Letter: Wilms makes ECS funding No. 1 campaign priority

With the retirement announcement by House Minority Leader Larry Cafero, I launched my candidacy for the 142nd State Legislature, which includes Norwalk and New Canaan. Larry has been a giant in Hartford and achieved incredible acts of public service. It will be difficult for anyone to fill his shoes.

Serving in the Norwalk community, I have seen firsthand the problems that can only be fixed at the state level. These problems include a declining Connecticut economy, high property taxes, high state taxes, insufficient funding for our schools, and no job growth.

My very first bill will be to bring more ECS funding to Norwalk. As past chairman of the Board of Estimate & Taxation, my biggest frustration with the city budget was the ECS funding shortfall; treating Norwalk like we are Greenwich, the state shortchanges us by over $40 million per year. This increases Norwalk property taxes plus results in our schools getting less. I will support initiatives that hold promise of more ECS funding, such as the Connecticut Coalition for Justice lawsuit against the state. On a day to day basis, I will work to build coalitions with lawmakers to bring additional funds to Norwalk. If we do not speak up for ourselves, who else will?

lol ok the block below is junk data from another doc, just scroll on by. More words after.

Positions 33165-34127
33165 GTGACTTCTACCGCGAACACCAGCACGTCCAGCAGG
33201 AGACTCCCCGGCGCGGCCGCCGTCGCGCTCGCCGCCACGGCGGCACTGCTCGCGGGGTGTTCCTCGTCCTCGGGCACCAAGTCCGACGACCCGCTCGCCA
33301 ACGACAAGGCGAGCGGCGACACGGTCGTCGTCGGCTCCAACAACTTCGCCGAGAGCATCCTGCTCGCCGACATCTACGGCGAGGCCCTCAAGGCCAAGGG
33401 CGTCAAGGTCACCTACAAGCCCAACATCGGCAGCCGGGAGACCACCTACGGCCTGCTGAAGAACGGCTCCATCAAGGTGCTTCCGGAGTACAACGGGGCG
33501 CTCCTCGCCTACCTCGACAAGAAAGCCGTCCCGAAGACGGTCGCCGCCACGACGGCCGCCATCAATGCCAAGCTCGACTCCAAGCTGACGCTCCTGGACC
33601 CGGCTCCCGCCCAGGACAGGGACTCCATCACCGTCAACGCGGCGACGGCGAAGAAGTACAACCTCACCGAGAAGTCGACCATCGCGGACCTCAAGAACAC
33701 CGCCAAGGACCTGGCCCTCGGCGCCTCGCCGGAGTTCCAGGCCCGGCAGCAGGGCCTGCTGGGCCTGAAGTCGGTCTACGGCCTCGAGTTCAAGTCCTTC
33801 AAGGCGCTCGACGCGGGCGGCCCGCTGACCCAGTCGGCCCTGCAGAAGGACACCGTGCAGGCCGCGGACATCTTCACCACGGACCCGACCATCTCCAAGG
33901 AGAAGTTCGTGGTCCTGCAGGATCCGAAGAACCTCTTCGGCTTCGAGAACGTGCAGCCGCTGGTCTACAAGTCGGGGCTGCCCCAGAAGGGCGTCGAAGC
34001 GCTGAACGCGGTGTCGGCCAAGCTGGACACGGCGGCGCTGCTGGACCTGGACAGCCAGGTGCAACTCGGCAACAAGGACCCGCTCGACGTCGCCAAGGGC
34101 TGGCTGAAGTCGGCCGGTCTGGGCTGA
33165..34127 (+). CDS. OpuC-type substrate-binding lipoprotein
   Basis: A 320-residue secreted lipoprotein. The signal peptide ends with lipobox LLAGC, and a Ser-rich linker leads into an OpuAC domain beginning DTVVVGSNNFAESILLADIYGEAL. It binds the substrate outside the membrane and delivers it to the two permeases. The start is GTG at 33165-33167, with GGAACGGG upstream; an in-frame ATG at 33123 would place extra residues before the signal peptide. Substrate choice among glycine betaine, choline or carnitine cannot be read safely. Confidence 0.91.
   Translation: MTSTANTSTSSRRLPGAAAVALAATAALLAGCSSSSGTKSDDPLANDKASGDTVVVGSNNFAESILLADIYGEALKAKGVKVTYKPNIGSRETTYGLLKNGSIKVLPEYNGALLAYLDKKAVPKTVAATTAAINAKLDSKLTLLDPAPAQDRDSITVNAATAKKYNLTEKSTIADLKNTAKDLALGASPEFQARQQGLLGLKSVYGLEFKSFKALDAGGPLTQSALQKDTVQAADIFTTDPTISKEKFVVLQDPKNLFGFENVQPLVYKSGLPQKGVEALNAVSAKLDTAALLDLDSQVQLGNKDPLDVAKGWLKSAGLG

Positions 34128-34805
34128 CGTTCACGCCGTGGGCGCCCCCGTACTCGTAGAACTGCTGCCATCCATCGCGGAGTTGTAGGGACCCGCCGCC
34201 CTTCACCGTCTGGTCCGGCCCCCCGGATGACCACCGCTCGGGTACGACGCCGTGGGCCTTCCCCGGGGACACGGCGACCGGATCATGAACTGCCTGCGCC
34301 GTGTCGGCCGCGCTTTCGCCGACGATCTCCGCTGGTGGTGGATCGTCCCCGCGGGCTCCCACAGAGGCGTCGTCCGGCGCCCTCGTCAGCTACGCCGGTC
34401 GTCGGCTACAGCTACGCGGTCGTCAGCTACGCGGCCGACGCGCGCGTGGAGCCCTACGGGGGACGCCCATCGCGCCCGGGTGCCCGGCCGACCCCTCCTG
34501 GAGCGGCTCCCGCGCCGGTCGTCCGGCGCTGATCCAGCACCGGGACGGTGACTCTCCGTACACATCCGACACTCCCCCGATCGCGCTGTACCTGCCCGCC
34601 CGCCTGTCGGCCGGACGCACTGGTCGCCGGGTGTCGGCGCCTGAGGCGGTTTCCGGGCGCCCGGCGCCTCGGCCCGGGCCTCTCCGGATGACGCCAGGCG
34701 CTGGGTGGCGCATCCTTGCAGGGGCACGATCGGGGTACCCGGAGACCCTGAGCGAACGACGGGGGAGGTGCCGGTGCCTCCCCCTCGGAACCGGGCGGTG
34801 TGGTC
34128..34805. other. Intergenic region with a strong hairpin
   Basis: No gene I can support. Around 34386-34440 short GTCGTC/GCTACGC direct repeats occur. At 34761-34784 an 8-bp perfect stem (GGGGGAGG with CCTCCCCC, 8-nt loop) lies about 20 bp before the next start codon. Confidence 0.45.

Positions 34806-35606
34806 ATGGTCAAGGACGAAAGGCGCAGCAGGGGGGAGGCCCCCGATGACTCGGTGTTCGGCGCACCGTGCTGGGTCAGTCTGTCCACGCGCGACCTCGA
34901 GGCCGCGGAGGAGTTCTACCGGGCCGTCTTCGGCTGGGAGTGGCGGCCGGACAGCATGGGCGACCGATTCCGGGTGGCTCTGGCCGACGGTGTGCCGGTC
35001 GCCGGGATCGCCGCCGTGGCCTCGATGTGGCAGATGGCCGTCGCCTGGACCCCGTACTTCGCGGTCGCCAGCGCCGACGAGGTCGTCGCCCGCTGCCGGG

Supporting new job creation will be a priority. Connecticut was the only U.S. state whose economy actually shrank in 2012. Small businesses account for about half of our private sector jobs, yet the deck is stacked against them. I support many of the reforms advocated by the Connecticut Business & Industry Association (CBIA): accelerating the phase out of the corporate tax surcharge and reducing the unemployment compensation tax burden. Furthermore we need to scrap the business entity tax, speed up permitting, reduce reporting requirements and ease regulations. Even our Blue State neighbors New York State and Massachusetts recently reduced the tax burden on their small businesses. Connecticut, already near the bottom, is falling even further behind.